gastrointestinal conditions, as well as for some respiratory conditions with inhalation therapy, in European spas.

Chloride$

Saline hot springs are rich in sodium chloride. Mineral springs naturally rich in chlorides, in amounts between .5 - 3%, are considered by some researchers to be beneficial for rheumatic conditions, arthritis, central nervous system conditions, posttraumatic and postoperative disorders, as well as orthopedic and gynecological disease.

Other Mineral Research:

Benefits of Arsenic

While arsenic in larger doses is toxic in the human body, minute amounts may assist the body with plasma and tissue growth. Foot bathing in mineral waters with a high content of arsenic is used to address fungal conditions of the feet.

Benefits Boron

Boron builds muscle mass, increases brain activity and strengthens bones.

Benefits of Magnesium

Magnesium converts blood sugar to energy and promotes healthy skin.

Benefits of Potassium

Potassium assists in tbe normalization of heart rhythms, assists in reducing high blood pressure, helps to eliminate body toxins and promotes healthy skin.

Benefits of Sodium

Sodium and natural salts assist with tbe alleviation of arthritic symptoms, and may stimulate the body's lymphatic system when used in baths.

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Alkaline water that is high in calcium, magnesium, and potassium may assist the body in cleansing through the skin. It is believed among some circles that warm spring soaking is more beneficial ( 99- 101° F)

than

thermal therapy. This is not necessarily supported by independent research and medical scientific analysis.

European medical doctors have conducted research into thermal therapy, and have found that:

Hydrostatic pressure in the body is im:reased

This will result in increased blood circulation and cell oxygenation and the elimination systems of the body are thus stimulated, improving the body's capacity to detoxify.

Then the body's metabolism is stimulated and will results in improvement of digestion system. Other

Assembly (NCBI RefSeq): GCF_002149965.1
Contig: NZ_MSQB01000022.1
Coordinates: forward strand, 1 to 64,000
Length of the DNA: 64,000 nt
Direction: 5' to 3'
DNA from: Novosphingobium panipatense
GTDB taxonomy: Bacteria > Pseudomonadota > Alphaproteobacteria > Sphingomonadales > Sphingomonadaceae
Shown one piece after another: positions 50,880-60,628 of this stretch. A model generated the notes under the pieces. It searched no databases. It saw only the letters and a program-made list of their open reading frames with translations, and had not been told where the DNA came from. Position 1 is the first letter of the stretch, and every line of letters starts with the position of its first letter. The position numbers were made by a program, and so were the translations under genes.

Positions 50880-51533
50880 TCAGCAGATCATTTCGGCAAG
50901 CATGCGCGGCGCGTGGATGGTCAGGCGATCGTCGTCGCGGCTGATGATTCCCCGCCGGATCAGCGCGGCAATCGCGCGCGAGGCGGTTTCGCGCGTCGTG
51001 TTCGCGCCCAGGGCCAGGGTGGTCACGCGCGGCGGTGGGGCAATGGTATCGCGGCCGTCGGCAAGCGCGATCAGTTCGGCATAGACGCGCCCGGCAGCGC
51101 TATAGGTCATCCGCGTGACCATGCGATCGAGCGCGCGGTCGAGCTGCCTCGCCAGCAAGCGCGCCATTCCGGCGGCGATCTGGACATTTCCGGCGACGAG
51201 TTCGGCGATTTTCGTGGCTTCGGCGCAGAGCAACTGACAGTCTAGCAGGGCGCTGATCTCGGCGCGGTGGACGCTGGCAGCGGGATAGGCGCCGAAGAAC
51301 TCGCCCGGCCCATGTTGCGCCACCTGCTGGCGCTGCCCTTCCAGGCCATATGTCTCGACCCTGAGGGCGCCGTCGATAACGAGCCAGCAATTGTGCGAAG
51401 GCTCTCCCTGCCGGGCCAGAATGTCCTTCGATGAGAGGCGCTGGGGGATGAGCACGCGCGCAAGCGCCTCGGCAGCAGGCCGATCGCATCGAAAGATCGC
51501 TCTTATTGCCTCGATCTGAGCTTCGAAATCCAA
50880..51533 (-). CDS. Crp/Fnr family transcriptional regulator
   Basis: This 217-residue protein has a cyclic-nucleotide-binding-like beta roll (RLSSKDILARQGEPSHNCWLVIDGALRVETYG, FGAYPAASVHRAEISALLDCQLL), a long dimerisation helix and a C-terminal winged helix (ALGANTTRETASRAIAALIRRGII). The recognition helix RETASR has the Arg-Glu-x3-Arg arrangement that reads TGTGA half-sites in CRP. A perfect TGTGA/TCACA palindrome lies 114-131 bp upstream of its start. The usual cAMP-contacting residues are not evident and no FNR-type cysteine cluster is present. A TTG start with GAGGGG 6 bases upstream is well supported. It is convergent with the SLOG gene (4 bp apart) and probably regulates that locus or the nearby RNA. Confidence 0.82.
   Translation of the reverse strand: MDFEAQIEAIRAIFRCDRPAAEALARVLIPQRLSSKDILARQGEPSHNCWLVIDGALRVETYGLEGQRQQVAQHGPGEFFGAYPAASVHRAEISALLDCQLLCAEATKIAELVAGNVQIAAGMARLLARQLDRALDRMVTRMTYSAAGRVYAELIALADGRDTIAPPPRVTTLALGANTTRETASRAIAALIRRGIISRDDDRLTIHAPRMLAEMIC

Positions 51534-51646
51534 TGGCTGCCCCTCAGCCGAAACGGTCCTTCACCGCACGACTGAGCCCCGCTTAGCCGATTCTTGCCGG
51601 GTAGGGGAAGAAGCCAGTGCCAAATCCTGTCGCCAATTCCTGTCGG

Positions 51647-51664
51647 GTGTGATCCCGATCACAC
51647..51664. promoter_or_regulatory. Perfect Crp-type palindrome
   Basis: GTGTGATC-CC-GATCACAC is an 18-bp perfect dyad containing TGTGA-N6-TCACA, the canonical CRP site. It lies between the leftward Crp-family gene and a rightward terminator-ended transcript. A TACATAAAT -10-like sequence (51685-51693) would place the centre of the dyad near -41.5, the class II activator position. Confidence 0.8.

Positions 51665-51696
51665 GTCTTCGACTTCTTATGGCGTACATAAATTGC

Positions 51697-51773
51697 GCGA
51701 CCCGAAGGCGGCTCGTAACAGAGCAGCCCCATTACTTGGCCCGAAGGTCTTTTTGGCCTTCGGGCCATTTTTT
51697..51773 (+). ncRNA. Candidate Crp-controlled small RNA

than

that, by 3 to 4 weeks of regular thermal bathing can assist in the normalization of endocrine glands and assist the automatic nervous system

Many of the stimulating benefits of hot springs water are temperature dependent.

Balneologists have found that hot springs soaking temporarily relieves chronic

pain

directly associated with inflammation, even in cases where inflammation has not been reduced. This effect is heavily reliant upon the temperature of the waters.

In Japan, at the famous Kusatsu hot spring, a 3-minute 125° F bath is utilized for an extraordinary therapeutic experience. Each visitor is pre-screened by the "bath master"

to determine if such a bath would be safe and beneficial for each individual.

The founder of Delight's Hot Springs Resort kept a private and personal use therapy tub set at a consistent 116° F.

Not everyone should utilize high-temperature hot springs for therapeutic use. The state of one's metabolism and the presence of medical conditions is the determining factor when considering the safest and healthy water temperature to bath in.

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Contraindications to Hot Water Natural Mineral Springs Therapy:

•Conditions involving high fevers

•Extreme Hypertension

•Malignant tumors and cancerous conditions (internal)

•Liver, kidney, or circulation disorders

•Conditions presenting the risk of hemorrhaging

•Anemic Conditions

•Pregnancy

•Congestive heart failure, recent stroke, or recent heart attack

• Bathing under the influence of drugs or alcohol

The existence of these or other metabolic conditions does not necessarily mean that there would be no benefit derived from utilizing mineral waters. It does mean, however, that there is a risk associated that may out way any benefit to utilizing hot waters. In such situations, individuals should consult with a medical doctor before bathing, or consult with a European medical balneologist.